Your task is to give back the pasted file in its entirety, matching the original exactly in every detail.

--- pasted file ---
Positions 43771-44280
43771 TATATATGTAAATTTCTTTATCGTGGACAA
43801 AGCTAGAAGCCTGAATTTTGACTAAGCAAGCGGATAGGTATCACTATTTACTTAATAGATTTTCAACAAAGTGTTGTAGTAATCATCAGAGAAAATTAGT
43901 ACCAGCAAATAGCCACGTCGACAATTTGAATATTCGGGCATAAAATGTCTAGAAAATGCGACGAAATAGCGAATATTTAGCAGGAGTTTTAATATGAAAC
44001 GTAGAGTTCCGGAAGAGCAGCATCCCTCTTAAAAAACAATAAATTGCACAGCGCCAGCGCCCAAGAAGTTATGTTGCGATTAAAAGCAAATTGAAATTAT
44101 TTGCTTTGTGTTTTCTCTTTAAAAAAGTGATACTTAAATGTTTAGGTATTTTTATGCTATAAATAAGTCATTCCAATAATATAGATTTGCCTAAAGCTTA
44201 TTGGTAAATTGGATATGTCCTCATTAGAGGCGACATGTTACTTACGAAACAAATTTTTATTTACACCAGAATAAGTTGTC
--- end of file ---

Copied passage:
Positions 43771-44280
43771 TATATATGTAAATTTCTTTATCGTGGACAA
43801 AGCTAGAAGCCTGAATTTTGACTAAGCAAGCGGATAGGTATCACTATTTACTTAATAGATTTTCAACAAAGTGTTGTAGTAATCATCAGAGAAAATTAGT
43901 ACCAGCAAATAGCCACGTCGACAATTTGAATATTCGGGCATAAAATGTCTAGAAAATGCGACGAAATAGCGAATATTTAGCAGGAGTTTTAATATGAAAC
44001 GTAGAGTTCCGGAAGAGCAGCATCCCTCTTAAAAAACAATAAATTGCACAGCGCCAGCGCCCAAGAAGTTATGTTGCGATTAAAAGCAAATTGAAATTAT
44101 TTGCTTTGTGTTTTCTCTTTAAAAAAGTGATACTTAAATGTTTAGGTATTTTTATGCTATAAATAAGTCATTCCAATAATATAGATTTGCCTAAAGCTTA
44201 TTGGTAAATTGGATATGTCCTCATTAGAGGCGACATGTTACTTACGAAACAAATTTTTATTTACACCAGAATAAGTTGTC